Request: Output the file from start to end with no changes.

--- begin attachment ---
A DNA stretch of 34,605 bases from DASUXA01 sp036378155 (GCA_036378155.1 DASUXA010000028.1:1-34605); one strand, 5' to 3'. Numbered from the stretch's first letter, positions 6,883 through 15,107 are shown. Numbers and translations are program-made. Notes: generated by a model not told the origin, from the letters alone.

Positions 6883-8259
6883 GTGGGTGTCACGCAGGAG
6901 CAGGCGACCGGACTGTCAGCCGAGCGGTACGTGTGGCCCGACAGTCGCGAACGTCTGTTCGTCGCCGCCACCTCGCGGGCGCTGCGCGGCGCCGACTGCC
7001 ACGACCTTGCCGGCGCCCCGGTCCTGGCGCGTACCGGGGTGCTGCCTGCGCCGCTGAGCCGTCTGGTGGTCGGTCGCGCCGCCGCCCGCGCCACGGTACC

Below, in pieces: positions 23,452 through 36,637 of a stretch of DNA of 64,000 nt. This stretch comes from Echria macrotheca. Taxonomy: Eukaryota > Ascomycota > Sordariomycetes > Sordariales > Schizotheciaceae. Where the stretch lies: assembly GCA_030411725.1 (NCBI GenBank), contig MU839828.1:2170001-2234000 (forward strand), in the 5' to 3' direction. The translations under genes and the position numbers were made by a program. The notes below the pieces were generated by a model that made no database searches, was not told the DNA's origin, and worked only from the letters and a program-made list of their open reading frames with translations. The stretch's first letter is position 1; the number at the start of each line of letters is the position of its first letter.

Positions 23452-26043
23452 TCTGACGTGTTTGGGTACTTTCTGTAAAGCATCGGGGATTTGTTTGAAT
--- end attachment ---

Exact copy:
A DNA stretch of 34,605 bases from DASUXA01 sp036378155 (GCA_036378155.1 DASUXA010000028.1:1-34605); one strand, 5' to 3'. Numbered from the stretch's first letter, positions 6,883 through 15,107 are shown. Numbers and translations are program-made. Notes: generated by a model not told the origin, from the letters alone.

Positions 6883-8259
6883 GTGGGTGTCACGCAGGAG
6901 CAGGCGACCGGACTGTCAGCCGAGCGGTACGTGTGGCCCGACAGTCGCGAACGTCTGTTCGTCGCCGCCACCTCGCGGGCGCTGCGCGGCGCCGACTGCC
7001 ACGACCTTGCCGGCGCCCCGGTCCTGGCGCGTACCGGGGTGCTGCCTGCGCCGCTGAGCCGTCTGGTGGTCGGTCGCGCCGCCGCCCGCGCCACGGTACC

Below, in pieces: positions 23,452 through 36,637 of a stretch of DNA of 64,000 nt. This stretch comes from Echria macrotheca. Taxonomy: Eukaryota > Ascomycota > Sordariomycetes > Sordariales > Schizotheciaceae. Where the stretch lies: assembly GCA_030411725.1 (NCBI GenBank), contig MU839828.1:2170001-2234000 (forward strand), in the 5' to 3' direction. The translations under genes and the position numbers were made by a program. The notes below the pieces were generated by a model that made no database searches, was not told the DNA's origin, and worked only from the letters and a program-made list of their open reading frames with translations. The stretch's first letter is position 1; the number at the start of each line of letters is the position of its first letter.

Positions 23452-26043
23452 TCTGACGTGTTTGGGTACTTTCTGTAAAGCATCGGGGATTTGTTTGAAT